It is the certainty of such punishment and reward, defined and differentiated by law and freely chosen by man, that establishes his moral agency: “Wherefore,” Lehi concludes, “men are free according to the flesh; and all things are given them which are expedient unto man. And they are free to choose liberty and eternal life, … or to choose captivity and death” (2 Nephi 2:27). In this view, justice seems to be another name for the moral order as defined and implemented by “the Holy One.”
Alma is even more explicit in defining justice as a moral order that validates human agency. “The plan of restoration,” as he calls this principle, “is requisite with the justice of God; for it is requisite that all things should be restored to their proper order” (Alma 41:2). And how is that order defined? “And if their works were good in this life, and the desires of their hearts were good, that they should also, at the last day, be restored unto that which is good. And if their works are evil they shall be restored unto them for evil” (Alma 41:3-4). Not simply because that is the “fair” or “just” thing for God to do. For God is also merciful, and if humans can remit a penalty out of compassion or mercy, why cannot God?
Because, as Alma continues, such apparent generosity would undermine the essence of that agency on which moral freedom depends. Consequences are chosen at the time actions are freely committed. To choose to indulge a desire is to choose its fruit – bitter or sweet- assuming, as Lehi did, that “men are instructed sufficiently” to understand what they are choosing (2 Nephi 2:5). So following the exercise of such agency, “the one [must be] raised to happiness according to his desires of happiness, or good according to his desires of good; and the other to evil according to his desires of evil” (Alma 41:5). It is a truth that harks back to Dante’s grim vision of hell in which God is not present as judge or dispenser of punishments, because choices are allowed, inexorably, to bear their own fruit. In Alma’s Inferno as well, future states are chosen, not assigned: “For behold,” says Alma, “they are their own judges” (Alma 41:7).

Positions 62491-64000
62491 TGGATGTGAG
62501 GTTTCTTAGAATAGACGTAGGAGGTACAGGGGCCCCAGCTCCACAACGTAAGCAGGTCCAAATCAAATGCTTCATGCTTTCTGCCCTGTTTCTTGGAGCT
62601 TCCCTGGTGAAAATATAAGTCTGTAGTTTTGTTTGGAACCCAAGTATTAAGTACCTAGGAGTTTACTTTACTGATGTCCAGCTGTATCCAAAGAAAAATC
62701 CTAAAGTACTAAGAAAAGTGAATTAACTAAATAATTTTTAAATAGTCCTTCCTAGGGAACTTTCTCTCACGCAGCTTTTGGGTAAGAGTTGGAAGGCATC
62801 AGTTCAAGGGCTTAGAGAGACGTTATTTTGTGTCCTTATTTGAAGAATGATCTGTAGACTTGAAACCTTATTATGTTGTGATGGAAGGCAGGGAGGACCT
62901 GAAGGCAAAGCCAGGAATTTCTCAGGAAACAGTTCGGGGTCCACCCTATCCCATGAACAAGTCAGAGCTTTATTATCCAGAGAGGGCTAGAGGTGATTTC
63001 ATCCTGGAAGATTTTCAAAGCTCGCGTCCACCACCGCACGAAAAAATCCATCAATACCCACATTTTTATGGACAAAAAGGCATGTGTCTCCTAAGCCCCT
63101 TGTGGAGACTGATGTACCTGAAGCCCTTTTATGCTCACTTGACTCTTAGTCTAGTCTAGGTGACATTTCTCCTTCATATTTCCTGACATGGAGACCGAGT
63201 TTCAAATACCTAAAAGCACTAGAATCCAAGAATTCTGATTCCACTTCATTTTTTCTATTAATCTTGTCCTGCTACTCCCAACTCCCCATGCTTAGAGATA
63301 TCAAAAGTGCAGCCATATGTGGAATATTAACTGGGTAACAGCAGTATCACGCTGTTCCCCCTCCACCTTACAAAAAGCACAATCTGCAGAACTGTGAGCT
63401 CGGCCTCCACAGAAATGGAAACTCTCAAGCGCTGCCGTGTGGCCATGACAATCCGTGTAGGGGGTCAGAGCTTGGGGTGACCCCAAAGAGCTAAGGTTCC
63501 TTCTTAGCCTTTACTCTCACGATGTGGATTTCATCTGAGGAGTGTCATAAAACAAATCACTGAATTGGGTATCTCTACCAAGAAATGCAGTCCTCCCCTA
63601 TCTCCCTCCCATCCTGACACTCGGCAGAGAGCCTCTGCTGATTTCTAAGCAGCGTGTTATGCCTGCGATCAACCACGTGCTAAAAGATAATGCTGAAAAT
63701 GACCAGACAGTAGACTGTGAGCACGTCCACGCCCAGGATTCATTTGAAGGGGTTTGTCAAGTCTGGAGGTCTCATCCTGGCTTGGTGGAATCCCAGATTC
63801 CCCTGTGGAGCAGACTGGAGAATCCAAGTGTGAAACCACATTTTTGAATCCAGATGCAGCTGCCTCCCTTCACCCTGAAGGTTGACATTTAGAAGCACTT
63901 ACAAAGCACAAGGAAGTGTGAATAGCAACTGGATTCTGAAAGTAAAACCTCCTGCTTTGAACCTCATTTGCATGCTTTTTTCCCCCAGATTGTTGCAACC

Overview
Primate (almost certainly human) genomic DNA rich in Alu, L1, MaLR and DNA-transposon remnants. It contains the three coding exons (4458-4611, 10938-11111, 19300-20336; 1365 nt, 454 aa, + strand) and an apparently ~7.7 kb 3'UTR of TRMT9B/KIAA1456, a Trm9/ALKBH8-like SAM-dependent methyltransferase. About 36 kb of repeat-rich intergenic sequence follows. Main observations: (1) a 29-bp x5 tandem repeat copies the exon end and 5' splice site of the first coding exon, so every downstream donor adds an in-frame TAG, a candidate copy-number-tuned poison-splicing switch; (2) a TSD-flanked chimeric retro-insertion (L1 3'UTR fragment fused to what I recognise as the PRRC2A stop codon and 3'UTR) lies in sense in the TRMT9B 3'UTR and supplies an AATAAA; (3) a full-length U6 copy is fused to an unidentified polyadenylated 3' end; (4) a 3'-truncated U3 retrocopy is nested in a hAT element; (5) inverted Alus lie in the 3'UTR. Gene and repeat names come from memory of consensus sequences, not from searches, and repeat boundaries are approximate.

The rationale behind such a moral order is not an omnipotent, impersonal, and cruelly inflexible absolute called justice, but rather the protection of a necessary framework for human agency, that in assuring the promise of righteous reward for the righteous must equally guarantee evil (whatever is “contrary to the nature of God” [Alma 41:11]) to those who demonstrate through their actions their choice of evil. Given this framework, Alma emphasizes, Corianton’s attribution of punishment to a vindictive God is misplaced: “And now, there was not means to reclaim men from this fallen state, which man had brought upon himself because of his own disobedience” (Alma 42:12, emphasis mine).
So, Lehi and Alma agree that human moral autonomy is predicated upon a sacred connection between desire and reward, choice and consequence. And it is law that articulates and clarifies that connection, making sin, righteousness, and happiness possible. As Lehi says, “If ye shall say there is no law, ye shall also say there is no sin. If ye shall say there is no sin, ye shall also say there is no righteousness. And if there be no righteousness there be no happiness” (2 Nephi 2:13). And Alma asks “how could [man] sin if there was no law? How could there be a law save there was a punishment” (Alma 42:17).